Lt. Steel.  John Q. A. Steele, Princeton, Oct 21, 1861, as First Sergeant, Co. F; promoted 2d Lt. on Mar 15, 1862; promoted 1st Lt. on Nov 9, 1862; killed in action near Goldsboro, Mar 19, 1865.  (Terrell, II, 417; V, 316; Princeton Union Clarion, April 13, 1865, in Gibson County Source Book, I, 87).  Steele’s promotion to 2nd Lt. is noted in the diary entry for March 14, 1862 (p. 10).

James Wilson.  James Wilson, Gibson Co., Oct 21, 1861; Veteran reenlistment; died at Nashville, TN, from wounds; date of death and place of burial not listed.  Date of death probably after Oct 9, 1864, since nonveterans were mustered out on that date.  (Terrell, V, 317; VIII, 539).




James Wilson.  See note 37.




Hooker.  Maj. Gen. Joseph Hooker, commander of XX Corps, Army of the Cumberland (Maj. Gen. George H. Thomas).  (Scaife, 145, 153).




Capt. ?? killed or captured.  I have not identified this officer.  I did not find any potential fit among casualties listed in Terrell, so he may have been captured or otherwise missing, rather than killed.




Lt. Johnston.  May be 2d Lt. Emery Johnson, Co. K, Boonville, Dec 2, 1862; mustered out, term expired.  (Terrell, II, 419).

David W. Wal??.  David W. Wallum, Gibson Co., Oct 21, 1861; Veteran reenlistment; killed at Allatoona, GA, May 31, 1864, place of burial not reported.  (Terrell, V, 317; VIII, 539).

Although not mentioned in the diary, Wm McCleary was suffering severely from hemorrhoids brought on by lifting heavy timbers in building breastworks during the period around Allatoona, as stated in later claims and affadavits from colleagues.  According to his own statement about treatment in hospitals, he stated “Was never in hospital…would never go there”.  (Wm McCleary Pension File).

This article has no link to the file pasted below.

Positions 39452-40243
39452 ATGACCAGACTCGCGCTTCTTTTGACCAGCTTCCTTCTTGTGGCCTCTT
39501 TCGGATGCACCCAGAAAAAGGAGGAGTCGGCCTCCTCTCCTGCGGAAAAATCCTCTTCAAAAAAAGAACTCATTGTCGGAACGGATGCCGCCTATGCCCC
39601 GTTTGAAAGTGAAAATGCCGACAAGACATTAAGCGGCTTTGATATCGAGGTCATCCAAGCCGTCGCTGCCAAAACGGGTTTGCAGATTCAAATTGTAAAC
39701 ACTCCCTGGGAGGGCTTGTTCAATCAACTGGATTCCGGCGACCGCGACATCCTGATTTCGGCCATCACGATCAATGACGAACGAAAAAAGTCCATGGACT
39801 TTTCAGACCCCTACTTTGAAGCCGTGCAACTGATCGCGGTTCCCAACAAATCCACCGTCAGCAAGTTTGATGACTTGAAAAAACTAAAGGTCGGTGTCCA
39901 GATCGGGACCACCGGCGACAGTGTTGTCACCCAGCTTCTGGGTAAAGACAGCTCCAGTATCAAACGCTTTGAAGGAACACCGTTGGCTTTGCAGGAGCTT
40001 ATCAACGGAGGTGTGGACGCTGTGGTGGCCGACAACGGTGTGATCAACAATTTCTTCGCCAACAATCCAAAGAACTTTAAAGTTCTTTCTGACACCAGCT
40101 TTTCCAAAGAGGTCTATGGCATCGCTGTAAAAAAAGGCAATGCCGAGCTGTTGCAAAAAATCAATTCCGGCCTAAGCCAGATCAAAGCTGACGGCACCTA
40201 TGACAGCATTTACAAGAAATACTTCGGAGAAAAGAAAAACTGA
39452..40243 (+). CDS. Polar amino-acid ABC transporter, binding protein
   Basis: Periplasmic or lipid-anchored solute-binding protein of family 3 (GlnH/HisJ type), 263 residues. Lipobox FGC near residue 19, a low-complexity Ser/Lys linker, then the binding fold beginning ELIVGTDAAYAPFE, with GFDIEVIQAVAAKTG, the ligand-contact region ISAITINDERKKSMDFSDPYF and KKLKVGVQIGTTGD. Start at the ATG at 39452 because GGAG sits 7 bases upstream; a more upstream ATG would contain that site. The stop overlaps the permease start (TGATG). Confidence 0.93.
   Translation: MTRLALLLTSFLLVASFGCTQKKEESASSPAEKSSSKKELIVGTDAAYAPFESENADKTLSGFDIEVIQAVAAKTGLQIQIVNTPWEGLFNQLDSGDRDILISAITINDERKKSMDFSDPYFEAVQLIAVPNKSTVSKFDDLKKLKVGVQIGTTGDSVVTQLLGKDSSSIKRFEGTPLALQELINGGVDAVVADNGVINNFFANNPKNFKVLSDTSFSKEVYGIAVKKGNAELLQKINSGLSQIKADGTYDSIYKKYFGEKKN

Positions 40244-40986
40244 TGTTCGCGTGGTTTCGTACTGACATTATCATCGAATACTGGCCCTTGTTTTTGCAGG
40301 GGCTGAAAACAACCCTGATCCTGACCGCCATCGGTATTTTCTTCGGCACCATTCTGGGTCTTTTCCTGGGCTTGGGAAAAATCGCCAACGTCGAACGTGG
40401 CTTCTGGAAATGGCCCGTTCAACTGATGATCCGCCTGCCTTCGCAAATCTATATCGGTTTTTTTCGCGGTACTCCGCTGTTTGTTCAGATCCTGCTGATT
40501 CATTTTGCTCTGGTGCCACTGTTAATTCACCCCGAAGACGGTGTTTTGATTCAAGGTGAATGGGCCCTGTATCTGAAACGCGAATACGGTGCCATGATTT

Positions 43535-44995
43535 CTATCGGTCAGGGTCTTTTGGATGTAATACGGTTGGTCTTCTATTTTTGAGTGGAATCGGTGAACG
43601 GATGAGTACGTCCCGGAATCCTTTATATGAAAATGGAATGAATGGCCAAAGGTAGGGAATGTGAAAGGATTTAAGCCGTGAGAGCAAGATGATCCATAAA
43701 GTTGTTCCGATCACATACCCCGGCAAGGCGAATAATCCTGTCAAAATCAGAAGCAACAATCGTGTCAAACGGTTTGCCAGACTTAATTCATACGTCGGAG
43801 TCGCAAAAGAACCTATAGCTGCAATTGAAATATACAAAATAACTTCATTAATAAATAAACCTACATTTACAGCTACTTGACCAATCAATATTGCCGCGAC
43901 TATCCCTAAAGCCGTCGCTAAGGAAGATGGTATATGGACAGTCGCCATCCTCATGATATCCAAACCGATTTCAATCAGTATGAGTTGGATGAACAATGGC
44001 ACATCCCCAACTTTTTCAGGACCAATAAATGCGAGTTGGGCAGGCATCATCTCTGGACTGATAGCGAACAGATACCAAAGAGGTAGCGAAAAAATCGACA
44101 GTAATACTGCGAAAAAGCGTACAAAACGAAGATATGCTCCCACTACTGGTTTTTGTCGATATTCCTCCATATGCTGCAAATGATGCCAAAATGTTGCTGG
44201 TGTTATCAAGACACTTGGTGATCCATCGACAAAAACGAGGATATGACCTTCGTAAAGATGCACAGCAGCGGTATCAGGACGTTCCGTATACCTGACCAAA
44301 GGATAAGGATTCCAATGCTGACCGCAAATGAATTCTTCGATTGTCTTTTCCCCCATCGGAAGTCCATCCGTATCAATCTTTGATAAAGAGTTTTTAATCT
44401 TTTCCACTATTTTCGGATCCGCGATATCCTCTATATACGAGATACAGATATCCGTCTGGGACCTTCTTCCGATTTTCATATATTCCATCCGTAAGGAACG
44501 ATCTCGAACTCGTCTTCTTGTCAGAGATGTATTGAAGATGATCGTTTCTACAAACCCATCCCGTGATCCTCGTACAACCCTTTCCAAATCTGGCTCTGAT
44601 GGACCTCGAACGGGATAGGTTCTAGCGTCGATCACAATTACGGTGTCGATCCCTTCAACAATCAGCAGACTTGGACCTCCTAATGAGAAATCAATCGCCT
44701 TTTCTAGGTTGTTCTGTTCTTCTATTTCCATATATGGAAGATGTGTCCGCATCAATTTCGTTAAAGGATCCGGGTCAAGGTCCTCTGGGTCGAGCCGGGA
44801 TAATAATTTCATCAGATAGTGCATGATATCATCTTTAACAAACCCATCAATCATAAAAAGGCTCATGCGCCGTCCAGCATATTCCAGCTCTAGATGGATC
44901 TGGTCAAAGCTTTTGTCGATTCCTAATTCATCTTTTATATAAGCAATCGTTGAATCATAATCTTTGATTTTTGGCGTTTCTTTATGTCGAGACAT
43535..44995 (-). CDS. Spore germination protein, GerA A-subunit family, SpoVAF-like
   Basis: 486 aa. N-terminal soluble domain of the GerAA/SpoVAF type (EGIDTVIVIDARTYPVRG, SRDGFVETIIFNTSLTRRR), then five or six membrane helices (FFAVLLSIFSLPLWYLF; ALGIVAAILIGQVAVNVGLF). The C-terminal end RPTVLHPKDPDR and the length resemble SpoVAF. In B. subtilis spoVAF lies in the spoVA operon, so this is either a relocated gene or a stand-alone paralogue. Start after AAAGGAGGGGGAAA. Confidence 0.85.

65 Ind.  65th Indiana Infantry Regiment, organized at Princeton on Aug 20, 1862.  Lt. Col. Thomas Johnson, commander.  Served in 2nd Brigade (BG Manson, Col. Hurt, Col. Hascall, Col. Casement, Col. Cameron), 3rd Division (BG Jacob D. Cox), 23rd Corps Maj. Gen. John M. Schofield), Army of the Ohio, during the Atlanta Campaign.  Christopher McCleary, William’s uncle but two years younger, was in the 65th; from Buckskin; mustered in Aug 18, 1862; mustered out June 22, 1865.  (Historical Data Systems, Inc.; Scaife, 166-169)




Hoovies Brig.  Brig. Gen. Alvin P. Hovey, commander of 1st Division, 23rd Corps, Army of the Ohio. 




James Wilson.  See note 37.




James Wilson.  See note 37.




Ralf.  May be Ralph Skelton.  See note 30.




John Simpson.  John P. Simpson, Gibson Co, Oct 21, 1861; transferred to Veteran Reserve Corps.  (Terrell, V, 317; VIII, 187).  Died in 1916, buried at Eden Cemetery, Gibson Co. (Gibson…Barton….Cemeteries, 115).

John H. French.  Gibson Co, Oct 21, 1861, listed as John W. French; mustered out Oct 9, 1864.  (Terrell, V, 317; VIII, 182).  Died in 1902, buried at Providence Cemetery, Gibson Co.  (Gibson…Barton….Cemeteries, 175).